The breadth and depth of Olivia Newton-John's singing and acting career allow for comparison to Madonna and Bette Midler, but neither of these artists has reached the explosive height of popularity that Newton-John hit with her 1981 smash single, 'Physical,' or her 1978 hit film, GREASE. With four Grammy Awards under her belt, Newton-John enjoys the recognition of her peers as well as her multitude of fans.
Born in England in 1948, the daughter of a Cambridge professor and the granddaughter of a Nobel Prize-winning physicist, Newton-John was off to Australia by age five, and this move was her ticket to become known as a singer and TV personality before she turned 16. In Melbourne she met John Farrar, who would produce the majority of her recordings, including her first U.S. single, 1971's 'If Not for You,' written by Bob Dylan.
At the end of 1973, Newton-John launched a string of five straight gold singles, beginning with 'Let Me Be There,' which won her a Grammy for Best Female Country Vocal Performance. Two singles later, 'I Honestly Love You' won her two Grammys after it became her first U.S. pop Number One hit in late 1974. Her next single, 'Have You Never Been Mellow,' reached gold and Number One as well.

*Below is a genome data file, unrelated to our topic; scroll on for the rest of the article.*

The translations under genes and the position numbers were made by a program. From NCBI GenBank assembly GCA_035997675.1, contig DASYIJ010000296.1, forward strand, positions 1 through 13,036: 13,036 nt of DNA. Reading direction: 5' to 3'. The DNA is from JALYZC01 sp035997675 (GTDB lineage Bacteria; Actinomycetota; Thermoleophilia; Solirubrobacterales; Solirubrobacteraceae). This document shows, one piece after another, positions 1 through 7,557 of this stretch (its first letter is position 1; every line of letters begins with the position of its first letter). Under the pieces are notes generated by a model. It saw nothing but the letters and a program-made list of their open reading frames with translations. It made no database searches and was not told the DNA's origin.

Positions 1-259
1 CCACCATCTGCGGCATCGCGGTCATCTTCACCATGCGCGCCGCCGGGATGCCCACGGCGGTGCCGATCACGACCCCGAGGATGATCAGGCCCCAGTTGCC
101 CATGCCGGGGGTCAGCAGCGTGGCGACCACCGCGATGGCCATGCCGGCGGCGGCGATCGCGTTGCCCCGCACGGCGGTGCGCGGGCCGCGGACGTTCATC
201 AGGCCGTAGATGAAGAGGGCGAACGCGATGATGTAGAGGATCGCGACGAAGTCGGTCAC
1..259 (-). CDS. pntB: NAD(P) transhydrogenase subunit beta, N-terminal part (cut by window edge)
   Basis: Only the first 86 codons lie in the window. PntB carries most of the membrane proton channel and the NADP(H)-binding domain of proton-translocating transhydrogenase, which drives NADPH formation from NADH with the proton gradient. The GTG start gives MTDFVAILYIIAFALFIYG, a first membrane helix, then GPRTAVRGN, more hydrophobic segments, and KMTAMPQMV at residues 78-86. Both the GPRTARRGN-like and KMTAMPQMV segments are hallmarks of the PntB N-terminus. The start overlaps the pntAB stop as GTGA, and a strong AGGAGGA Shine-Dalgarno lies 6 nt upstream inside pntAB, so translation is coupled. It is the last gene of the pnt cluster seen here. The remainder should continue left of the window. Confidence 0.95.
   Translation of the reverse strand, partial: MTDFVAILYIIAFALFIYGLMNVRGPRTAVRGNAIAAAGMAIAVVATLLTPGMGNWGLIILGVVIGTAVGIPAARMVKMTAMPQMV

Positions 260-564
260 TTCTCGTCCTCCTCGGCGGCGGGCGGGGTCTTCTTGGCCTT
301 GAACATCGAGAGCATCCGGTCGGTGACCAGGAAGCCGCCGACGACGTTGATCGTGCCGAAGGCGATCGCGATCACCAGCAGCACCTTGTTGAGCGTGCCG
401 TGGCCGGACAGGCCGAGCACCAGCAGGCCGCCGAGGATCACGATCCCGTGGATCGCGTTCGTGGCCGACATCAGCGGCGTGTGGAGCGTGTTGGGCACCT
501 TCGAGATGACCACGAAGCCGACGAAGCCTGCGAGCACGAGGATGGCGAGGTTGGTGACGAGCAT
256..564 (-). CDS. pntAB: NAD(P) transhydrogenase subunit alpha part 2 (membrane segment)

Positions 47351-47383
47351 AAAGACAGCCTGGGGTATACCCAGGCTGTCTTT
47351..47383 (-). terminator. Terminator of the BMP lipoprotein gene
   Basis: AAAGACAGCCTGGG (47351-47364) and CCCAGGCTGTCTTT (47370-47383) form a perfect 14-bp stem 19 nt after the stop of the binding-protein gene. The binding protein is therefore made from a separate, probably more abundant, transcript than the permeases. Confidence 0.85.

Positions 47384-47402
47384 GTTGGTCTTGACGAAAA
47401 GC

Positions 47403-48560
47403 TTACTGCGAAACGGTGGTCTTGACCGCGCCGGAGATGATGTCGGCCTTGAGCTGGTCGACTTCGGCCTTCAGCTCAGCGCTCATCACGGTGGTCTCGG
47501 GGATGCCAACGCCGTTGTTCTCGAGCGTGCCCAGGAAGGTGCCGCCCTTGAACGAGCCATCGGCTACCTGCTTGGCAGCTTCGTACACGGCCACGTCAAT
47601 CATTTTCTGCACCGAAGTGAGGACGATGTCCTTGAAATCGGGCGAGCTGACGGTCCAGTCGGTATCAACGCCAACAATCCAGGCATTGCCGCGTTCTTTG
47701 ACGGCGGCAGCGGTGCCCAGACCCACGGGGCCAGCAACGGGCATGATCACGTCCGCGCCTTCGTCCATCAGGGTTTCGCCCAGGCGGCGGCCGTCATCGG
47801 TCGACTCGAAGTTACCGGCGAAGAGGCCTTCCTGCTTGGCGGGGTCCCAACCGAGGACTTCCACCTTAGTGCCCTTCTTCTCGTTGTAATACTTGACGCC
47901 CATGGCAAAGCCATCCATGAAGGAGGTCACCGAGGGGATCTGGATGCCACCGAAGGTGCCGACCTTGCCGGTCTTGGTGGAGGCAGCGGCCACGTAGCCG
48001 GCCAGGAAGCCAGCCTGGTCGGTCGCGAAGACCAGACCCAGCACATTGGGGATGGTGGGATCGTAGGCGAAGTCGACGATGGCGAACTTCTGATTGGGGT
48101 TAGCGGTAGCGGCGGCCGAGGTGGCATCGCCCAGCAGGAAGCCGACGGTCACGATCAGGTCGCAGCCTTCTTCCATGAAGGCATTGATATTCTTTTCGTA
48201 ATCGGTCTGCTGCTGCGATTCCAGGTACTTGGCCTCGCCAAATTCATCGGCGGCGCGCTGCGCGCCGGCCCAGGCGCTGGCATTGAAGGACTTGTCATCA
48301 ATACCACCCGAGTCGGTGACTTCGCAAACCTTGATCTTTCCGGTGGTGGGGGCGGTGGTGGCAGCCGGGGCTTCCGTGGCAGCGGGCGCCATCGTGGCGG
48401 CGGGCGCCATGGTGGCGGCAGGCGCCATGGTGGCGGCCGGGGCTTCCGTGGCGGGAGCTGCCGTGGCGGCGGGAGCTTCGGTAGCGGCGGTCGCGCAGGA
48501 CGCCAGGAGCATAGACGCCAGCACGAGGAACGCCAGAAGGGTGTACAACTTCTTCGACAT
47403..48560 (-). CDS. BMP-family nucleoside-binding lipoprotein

Where does one go from there? After a brief respite from the Top Ten, Newton-John joined forces with John Travolta in 1978 on the most successful musical film of all time, GREASE. After topping the charts with the platinum single 'You're the One That I Want,' two more singles from GREASE went gold, and one of them, 'Hopelessly Devoted to You,' received an Oscar nomination.
Where does one go from there? The lifestyle change that Newton-John undertook in GREASE crossed into real life, as the wholesome country girl donned leather for her next album, TOTALLY HOT, which produced another gold single. Her second film, XANADU, gave her a huge Number One hit, 'Magic,' which was her tenth gold single.
And from there? There was only one way to move up from there, and that was to record a song that would top the pop charts for ten weeks, tied for the longest ever before Billboard revamped its computation of chart standings in 1991. 'Physical' went platinum on its way to becoming the biggest single to date, and its video won Newton-John her fourth Grammy. She still had one gold record in her, 'Make a Move on Me,' and a couple of other Top Ten hits.
Newton-John has her generous and courageous side as well. She has championed a number of environmental causes, as well as a foundation to find a cure for a rare childhood cancer. Breast cancer struck Newton-John in the early 1990s, and her openness about the experience (most evident in her album GAIA) has earned her great admiration.
Now, back on the road and selling tickets like hotcakes, Newton-John has a life of rich experience to reflect on in her shows. Her daughter, Chloe, often joins her on stage, and this addition to the legacy of Olivia Newton-John's work is as fitting as any she has built up over the years.